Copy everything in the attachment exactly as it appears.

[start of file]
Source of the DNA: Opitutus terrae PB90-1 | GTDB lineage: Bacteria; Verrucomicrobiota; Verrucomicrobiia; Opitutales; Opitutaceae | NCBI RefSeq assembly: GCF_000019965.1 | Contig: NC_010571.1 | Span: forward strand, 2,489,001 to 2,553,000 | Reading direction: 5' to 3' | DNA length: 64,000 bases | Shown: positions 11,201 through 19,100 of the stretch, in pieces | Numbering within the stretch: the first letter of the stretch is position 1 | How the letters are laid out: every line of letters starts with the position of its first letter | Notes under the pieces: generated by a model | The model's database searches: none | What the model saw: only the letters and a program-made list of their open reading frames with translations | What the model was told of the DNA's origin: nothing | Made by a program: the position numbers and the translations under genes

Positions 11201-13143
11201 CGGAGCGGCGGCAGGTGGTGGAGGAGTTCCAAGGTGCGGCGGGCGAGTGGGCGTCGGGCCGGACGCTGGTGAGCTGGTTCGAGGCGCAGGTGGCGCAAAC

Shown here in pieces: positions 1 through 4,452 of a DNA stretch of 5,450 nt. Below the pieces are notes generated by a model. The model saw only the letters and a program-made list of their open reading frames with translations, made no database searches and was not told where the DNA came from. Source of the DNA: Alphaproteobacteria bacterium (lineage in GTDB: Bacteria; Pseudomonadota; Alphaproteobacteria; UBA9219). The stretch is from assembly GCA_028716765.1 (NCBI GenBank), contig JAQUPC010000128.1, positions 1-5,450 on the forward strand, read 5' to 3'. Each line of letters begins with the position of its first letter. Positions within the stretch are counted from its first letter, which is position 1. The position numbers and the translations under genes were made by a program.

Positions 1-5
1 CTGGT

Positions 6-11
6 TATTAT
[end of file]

Source of the DNA: Opitutus terrae PB90-1 | GTDB lineage: Bacteria; Verrucomicrobiota; Verrucomicrobiia; Opitutales; Opitutaceae | NCBI RefSeq assembly: GCF_000019965.1 | Contig: NC_010571.1 | Span: forward strand, 2,489,001 to 2,553,000 | Reading direction: 5' to 3' | DNA length: 64,000 bases | Shown: positions 11,201 through 19,100 of the stretch, in pieces | Numbering within the stretch: the first letter of the stretch is position 1 | How the letters are laid out: every line of letters starts with the position of its first letter | Notes under the pieces: generated by a model | The model's database searches: none | What the model saw: only the letters and a program-made list of their open reading frames with translations | What the model was told of the DNA's origin: nothing | Made by a program: the position numbers and the translations under genes

Positions 11201-13143
11201 CGGAGCGGCGGCAGGTGGTGGAGGAGTTCCAAGGTGCGGCGGGCGAGTGGGCGTCGGGCCGGACGCTGGTGAGCTGGTTCGAGGCGCAGGTGGCGCAAAC

Shown here in pieces: positions 1 through 4,452 of a DNA stretch of 5,450 nt. Below the pieces are notes generated by a model. The model saw only the letters and a program-made list of their open reading frames with translations, made no database searches and was not told where the DNA came from. Source of the DNA: Alphaproteobacteria bacterium (lineage in GTDB: Bacteria; Pseudomonadota; Alphaproteobacteria; UBA9219). The stretch is from assembly GCA_028716765.1 (NCBI GenBank), contig JAQUPC010000128.1, positions 1-5,450 on the forward strand, read 5' to 3'. Each line of letters begins with the position of its first letter. Positions within the stretch are counted from its first letter, which is position 1. The position numbers and the translations under genes were made by a program.

Positions 1-5
1 CTGGT

Positions 6-11
6 TATTAT